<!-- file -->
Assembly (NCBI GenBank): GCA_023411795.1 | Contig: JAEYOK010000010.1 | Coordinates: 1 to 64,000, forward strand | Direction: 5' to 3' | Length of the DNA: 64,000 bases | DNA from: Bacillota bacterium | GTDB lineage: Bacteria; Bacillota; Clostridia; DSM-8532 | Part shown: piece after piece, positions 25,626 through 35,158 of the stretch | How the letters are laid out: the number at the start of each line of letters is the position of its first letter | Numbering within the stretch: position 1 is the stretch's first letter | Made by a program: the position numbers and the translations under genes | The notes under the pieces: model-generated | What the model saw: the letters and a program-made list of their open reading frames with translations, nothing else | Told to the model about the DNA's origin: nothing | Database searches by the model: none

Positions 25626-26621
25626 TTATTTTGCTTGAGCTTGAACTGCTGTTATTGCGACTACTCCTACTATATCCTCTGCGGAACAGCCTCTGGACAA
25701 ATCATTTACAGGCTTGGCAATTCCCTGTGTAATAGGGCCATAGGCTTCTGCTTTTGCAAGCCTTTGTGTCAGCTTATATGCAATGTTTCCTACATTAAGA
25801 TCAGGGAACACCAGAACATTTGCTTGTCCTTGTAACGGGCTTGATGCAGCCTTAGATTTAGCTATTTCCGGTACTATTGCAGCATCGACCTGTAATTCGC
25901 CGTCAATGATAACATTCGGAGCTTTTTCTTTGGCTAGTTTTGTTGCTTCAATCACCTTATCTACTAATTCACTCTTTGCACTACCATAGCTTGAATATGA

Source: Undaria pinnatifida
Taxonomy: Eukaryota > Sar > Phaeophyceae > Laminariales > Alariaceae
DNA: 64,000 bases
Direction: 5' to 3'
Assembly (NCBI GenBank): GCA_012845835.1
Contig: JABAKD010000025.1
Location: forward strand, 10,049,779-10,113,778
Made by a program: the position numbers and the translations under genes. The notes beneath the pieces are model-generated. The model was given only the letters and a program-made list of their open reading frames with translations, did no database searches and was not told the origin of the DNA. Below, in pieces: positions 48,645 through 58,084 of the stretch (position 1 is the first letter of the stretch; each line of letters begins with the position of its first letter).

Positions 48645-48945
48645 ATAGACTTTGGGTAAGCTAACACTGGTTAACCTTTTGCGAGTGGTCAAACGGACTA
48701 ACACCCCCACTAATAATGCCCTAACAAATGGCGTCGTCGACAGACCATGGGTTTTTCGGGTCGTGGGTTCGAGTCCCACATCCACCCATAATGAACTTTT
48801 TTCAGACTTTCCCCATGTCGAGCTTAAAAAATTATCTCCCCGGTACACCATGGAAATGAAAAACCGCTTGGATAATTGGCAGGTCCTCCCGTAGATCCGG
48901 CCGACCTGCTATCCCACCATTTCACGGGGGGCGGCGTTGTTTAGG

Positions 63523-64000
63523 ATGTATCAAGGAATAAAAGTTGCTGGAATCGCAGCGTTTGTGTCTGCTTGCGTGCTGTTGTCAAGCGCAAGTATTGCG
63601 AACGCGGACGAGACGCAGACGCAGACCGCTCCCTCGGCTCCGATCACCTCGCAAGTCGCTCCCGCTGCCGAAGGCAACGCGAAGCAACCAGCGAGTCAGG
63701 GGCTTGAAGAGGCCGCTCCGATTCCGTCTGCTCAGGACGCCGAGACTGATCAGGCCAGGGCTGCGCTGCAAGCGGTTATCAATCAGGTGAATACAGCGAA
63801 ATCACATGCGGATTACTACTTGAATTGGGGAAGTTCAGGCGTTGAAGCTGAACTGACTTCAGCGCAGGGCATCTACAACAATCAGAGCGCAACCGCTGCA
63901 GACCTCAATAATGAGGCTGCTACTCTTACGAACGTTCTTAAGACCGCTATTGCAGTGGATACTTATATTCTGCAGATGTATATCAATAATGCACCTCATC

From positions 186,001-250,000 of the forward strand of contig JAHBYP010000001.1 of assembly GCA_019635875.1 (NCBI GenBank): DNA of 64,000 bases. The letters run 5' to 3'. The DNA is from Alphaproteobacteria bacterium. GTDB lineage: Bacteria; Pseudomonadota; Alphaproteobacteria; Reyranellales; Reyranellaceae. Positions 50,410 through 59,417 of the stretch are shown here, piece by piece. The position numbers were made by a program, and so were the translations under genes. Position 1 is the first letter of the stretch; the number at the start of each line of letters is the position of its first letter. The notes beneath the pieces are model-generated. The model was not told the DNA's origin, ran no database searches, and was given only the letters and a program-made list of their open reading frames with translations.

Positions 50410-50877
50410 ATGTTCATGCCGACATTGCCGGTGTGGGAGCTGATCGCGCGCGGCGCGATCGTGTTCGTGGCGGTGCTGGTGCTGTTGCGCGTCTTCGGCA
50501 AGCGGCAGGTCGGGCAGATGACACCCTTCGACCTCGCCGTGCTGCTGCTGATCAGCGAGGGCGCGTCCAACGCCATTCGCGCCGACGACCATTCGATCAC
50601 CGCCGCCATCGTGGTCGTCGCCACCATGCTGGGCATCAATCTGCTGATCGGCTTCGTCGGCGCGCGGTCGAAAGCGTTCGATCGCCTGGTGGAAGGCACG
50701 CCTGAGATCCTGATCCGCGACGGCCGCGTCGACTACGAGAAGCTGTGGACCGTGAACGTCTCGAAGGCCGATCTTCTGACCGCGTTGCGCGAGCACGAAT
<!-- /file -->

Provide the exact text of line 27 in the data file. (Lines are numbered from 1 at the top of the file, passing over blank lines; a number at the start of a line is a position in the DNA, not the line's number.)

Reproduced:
Positions 50410-50877